Over the past 11 years the band has had plenty of turnover. Lead vocalist, Brendon Urie is the only founding member still in the band. There’s various reasons for that though. Creative differences was one of the reasons. I totally understand this because the band’s sound has changed drastically from its debut album.

Their first record has an electronic dance punk sound. Their second record Pretty Odd, released on March 21, 2008, sounds like something you’d hear from the Beatles. It was a drastic change in sound. It was one that I, as a huge fan of their first album, wasn’t happy about. I remember looking forward to their sophomore album, but while listening to it for the first time I was confused as to who I was actually listening to because it didn’t sound like them at all. It resulted in my disinterest in the band from then on.

The band released 3 more albums since Pretty. Odd.: Vices & Virtues (2011), Too Weird to Live, Too Rare to Die! (2013), and most recently Death of a Bachelor, which came out in January of 2016. Now Panic! at the Disco’s sound falls into the pop rock genre. I have to admit as a fan of early Panic! at the Disco, their most recent album sounds more like their debut than the second album did. The only consistent thing throughout their five albums is Urie’s signature vocals.

Now back to the first paragraph of this blog when I was saying how it surprises me when bands I used to listen to in high school reach a level of success greater than the one I knew them at. Yesterday I was looking at upcoming concerts on the Bandsintown app, my go-to app for upcoming concerts and music events. I was looking into Saint Motel’s future shows as an idea for a Christmas present for my mom who happens to be a Saint Motel fan. I saw they were playing a few shows next year nearby, but the shows were in arenas. For a band like Saint Motel, that’s not the norm. I figured they must be opening for someone so I did some research to see who they were opening for. Turns out they’re opening for Panic! at the Disco on their Death of a Bachelor Tour. I couldn’t believe it. Only a few of the shows are sold out (who knows if they’re true sell outs or not) as of right now, but it still floored me that this band is currently able to play arena sized venues especially since I haven’t heard of Panic! at the Disco making much noise since “I Write Sins Not Tragedies”. Actually, the last time Brendon Urie came into my life was over the past year at Coachella 2016 when he joined Halsey on stage as part of her set. Panic! at the Disco must be doing something right though, even if I haven’t noticed it.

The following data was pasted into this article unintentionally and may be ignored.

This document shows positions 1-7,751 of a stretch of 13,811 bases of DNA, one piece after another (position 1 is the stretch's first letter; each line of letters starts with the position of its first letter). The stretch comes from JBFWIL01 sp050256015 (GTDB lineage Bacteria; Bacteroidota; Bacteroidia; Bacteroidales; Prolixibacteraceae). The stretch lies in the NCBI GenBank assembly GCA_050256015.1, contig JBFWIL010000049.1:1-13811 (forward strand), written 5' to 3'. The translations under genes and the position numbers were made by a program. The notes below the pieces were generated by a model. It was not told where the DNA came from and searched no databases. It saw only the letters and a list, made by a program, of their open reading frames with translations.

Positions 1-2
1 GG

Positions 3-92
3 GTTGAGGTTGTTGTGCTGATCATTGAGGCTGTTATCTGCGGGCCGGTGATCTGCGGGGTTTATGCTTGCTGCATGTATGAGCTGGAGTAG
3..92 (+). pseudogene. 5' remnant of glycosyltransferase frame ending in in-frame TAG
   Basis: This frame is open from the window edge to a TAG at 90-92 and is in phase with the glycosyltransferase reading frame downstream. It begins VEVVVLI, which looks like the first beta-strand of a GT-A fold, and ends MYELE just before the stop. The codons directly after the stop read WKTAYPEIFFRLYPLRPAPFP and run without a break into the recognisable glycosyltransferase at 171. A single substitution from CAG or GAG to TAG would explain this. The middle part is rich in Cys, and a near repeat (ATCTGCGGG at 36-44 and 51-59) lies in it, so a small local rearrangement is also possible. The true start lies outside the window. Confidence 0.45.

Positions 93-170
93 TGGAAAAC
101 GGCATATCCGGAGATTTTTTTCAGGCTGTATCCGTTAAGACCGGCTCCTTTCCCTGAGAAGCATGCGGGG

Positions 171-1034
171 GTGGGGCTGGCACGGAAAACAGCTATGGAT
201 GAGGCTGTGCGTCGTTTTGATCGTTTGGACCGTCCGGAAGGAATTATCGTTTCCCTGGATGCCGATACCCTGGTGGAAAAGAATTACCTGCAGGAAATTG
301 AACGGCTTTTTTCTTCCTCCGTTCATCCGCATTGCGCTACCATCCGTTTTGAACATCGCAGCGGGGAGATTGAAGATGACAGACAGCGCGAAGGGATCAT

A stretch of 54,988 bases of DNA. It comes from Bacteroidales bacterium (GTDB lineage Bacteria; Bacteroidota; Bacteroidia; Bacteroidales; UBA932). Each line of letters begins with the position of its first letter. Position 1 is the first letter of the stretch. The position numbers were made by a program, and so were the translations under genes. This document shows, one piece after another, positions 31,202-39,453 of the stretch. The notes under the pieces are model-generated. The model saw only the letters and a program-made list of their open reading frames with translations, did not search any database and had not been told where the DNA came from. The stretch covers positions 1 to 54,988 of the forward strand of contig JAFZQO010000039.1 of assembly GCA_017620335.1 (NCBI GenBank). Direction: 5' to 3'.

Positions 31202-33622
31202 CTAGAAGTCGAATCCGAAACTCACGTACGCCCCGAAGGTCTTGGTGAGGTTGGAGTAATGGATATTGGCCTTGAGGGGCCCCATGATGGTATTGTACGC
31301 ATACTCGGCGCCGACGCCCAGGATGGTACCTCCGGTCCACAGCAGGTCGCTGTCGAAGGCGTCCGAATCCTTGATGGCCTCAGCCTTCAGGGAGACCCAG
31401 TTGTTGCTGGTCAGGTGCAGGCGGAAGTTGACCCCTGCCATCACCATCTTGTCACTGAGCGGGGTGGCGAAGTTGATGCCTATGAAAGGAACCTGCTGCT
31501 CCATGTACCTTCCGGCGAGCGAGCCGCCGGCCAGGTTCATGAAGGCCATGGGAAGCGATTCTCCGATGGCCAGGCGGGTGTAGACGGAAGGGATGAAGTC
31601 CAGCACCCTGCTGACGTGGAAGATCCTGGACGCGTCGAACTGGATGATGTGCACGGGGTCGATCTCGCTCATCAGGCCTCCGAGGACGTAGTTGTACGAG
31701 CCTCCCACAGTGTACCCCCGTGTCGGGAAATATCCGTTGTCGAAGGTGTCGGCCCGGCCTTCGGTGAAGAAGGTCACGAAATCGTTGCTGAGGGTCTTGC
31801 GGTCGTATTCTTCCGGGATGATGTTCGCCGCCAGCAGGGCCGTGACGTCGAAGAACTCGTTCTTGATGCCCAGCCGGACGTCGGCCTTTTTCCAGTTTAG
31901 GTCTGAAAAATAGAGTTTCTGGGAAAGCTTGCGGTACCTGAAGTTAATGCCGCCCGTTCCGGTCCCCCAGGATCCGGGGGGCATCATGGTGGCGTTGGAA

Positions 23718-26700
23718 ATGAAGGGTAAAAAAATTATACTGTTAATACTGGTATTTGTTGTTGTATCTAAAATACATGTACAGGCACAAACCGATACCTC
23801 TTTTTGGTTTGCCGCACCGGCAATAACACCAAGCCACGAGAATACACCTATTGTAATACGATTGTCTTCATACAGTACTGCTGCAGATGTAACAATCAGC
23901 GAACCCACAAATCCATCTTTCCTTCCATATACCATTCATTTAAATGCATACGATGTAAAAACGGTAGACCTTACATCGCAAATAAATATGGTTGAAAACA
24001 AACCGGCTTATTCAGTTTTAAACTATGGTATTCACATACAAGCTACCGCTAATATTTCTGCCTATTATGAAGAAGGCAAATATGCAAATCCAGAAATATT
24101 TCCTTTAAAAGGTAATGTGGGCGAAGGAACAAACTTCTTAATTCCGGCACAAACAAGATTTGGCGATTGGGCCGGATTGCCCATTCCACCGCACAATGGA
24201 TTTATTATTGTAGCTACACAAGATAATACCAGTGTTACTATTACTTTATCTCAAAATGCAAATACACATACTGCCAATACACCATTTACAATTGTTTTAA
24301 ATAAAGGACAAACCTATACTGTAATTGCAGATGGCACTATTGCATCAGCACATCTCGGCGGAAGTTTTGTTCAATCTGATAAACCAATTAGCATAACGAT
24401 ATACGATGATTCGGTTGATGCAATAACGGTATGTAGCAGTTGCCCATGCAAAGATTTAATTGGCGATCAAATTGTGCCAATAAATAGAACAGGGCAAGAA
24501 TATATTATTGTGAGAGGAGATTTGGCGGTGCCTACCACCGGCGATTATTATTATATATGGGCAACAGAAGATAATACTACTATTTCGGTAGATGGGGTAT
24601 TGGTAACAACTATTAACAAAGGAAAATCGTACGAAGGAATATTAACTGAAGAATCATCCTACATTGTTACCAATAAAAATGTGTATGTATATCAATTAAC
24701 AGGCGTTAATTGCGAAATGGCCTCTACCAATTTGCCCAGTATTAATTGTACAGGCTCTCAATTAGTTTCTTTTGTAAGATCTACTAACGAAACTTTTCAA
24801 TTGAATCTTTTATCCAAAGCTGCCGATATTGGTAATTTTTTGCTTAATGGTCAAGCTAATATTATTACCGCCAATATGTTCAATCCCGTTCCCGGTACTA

If you’re interested in listening to this band, here are some of my favorite songs and a few other good ones by the band who got their name from The Smiths’ song “Panic”:

  1. Time to Dance
  2. The Only Difference Between Martydom and Suicide is Press Coverage
  3. I Write Sins Not Tragedies
  4. Lying is the Most Fun a Girl Can Have Without Taking Her Clothes Off
  5. Victorious
  6. But It’s Better If You Do
  7. Nine in the Afternoon